Considering Different Options

Our patterns, thoughts and beliefs with our relationships to our families, our wealth, our society, and ourselves have caused us many problems and suffering. Learning to identify and work with these habitual patterns is the key to transforming our relationships.

Here are three steps to assist the process of transformation

  1. Notice what you are doing. Pay attention to how you respond habitually to any event in your life.
  2. Do something different. Consider responding to the event in a very different way. This will loosen up the pattern.
  3. Make it a way of life. Keep doing something different. This will bring about your own wisdom, strength and fundamental goodness of hearth and mind.

Pema Choldron suggests:

Whenever you see yourself spinning off in some kind of habitual way, you could aspire to catch yourself and do something different as a way of cultivating compassion for yourself and compassion for others. But don’t be surprised or give up when it’s difficult.

It takes courage to undertake this journey; however, it will open up different options so that we can choose to do it the habitual way that causes us suffering or choose a fresh alternative that transforms us along the way.

2 Replies to “Considering Different Options”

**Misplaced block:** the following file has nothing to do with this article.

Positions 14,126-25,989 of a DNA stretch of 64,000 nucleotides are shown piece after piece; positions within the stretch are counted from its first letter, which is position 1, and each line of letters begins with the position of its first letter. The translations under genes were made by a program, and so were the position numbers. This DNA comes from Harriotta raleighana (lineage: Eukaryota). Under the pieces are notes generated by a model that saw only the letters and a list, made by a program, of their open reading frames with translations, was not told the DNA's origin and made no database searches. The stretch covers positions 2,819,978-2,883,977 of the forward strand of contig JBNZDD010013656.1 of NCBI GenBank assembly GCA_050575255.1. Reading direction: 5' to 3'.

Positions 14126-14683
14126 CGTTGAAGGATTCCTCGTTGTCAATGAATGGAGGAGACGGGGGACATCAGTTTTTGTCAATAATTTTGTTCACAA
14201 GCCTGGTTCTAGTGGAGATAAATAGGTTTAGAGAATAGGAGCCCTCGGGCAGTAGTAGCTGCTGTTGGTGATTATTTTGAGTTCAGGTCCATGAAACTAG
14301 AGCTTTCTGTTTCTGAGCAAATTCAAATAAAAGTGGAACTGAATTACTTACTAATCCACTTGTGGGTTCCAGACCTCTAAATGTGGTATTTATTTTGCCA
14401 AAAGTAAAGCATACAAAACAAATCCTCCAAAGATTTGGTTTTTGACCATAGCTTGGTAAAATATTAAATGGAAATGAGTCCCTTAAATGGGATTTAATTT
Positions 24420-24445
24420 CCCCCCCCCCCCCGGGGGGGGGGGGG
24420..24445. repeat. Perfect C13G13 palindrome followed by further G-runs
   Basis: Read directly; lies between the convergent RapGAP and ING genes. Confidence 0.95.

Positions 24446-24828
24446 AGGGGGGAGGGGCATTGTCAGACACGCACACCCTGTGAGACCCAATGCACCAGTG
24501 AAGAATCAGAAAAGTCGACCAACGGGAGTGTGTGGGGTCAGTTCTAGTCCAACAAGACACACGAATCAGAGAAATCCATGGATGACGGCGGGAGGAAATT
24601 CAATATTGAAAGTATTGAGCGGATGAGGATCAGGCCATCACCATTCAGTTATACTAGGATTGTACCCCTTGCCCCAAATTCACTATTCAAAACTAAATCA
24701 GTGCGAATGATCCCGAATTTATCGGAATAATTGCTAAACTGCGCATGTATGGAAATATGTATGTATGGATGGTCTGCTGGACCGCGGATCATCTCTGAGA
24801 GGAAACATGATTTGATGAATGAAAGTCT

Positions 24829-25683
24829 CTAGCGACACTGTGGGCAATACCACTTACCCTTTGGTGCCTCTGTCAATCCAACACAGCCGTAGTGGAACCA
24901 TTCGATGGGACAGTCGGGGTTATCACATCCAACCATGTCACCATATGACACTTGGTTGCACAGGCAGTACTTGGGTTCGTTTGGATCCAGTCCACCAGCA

1. Do you have any tips for doing something different?

    I often find that doing something different or more appropriate does not come to mind, not because of a lack of awareness but because creative thinking is inhibited in the moment of fear/pain. How to be open to the pain and think creatively…?

    1. Good question. I suggest you start with a minor painful experience; one you can catch at the onset. When something hurts us initially there is some softness there—if you’re fast, you can catch it—but usually you don’t even realize there is any softness. We find ourselves in the middle of wanting-to-get-rid-of, or wanting-to-fix, or wanting-to-resolve state of mind: it has a very hard quality to it. We use words or actions to escape the pain and we create more pain. When we can stay with the ‘soft spot’, experiencing the pain directly, it will transform/heal by itself. Being open it’s about relaxing the struggle, not mentally trying to figure out something different.

      Here are some ways in which to elicit this process of opening to the pain:
      – Pause, then breathe with the experience
      – Refrain from acting out or repressing, let the experience pierce your heart
      – Drop the storyline and relax with the underlying energy
      – Get curious about the experience
      – Stay with the experience with loving-kindness, whose aspects include gentleness, honesty, openness, curiously, warmth
      – Lean into the sharp points
      – Let it all be
      – Become intimate with the experience
      – Abide in your experience without believing in your judgments and opinions about your experience
      This practice is about learning to be with the intensity of your own physical and/or emotional pain, knowing your edge, making friends with yourself.

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